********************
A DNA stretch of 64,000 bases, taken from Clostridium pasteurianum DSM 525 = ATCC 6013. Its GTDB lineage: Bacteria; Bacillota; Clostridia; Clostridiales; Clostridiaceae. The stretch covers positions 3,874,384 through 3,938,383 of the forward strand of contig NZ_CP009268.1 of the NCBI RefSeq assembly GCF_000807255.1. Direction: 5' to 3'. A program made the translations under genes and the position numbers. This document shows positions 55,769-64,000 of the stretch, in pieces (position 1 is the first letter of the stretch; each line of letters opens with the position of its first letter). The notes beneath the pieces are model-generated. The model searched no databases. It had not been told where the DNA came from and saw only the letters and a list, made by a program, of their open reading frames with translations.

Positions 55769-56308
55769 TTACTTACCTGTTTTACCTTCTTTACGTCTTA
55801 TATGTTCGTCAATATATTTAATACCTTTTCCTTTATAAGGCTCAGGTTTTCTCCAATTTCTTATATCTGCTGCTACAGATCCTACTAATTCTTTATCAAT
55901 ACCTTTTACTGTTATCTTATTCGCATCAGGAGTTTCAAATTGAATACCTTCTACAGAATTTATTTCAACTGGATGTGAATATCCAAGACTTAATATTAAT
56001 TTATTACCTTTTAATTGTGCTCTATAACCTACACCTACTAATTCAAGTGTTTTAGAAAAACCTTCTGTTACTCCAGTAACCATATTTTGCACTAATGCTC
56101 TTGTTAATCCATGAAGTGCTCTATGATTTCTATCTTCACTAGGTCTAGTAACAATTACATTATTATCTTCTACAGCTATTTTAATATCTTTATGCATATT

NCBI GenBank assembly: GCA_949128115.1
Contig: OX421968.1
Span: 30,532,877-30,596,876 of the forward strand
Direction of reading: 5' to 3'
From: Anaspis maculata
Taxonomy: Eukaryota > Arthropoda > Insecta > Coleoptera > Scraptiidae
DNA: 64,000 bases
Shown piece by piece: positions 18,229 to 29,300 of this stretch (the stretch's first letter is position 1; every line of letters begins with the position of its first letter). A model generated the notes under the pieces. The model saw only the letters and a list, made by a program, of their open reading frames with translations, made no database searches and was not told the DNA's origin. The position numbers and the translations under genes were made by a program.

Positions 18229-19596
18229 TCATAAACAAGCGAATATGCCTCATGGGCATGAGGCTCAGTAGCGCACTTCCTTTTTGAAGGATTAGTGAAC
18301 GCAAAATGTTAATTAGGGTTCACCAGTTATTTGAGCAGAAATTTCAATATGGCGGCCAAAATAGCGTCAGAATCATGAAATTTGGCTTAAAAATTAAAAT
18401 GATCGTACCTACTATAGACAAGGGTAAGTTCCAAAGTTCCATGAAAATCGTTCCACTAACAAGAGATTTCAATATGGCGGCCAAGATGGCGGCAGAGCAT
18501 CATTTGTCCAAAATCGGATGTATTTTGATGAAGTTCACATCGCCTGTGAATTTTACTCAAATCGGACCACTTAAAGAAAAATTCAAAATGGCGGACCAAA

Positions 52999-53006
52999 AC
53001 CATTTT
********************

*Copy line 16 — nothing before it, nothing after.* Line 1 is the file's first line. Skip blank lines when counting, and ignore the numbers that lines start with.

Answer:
Positions 18229-19596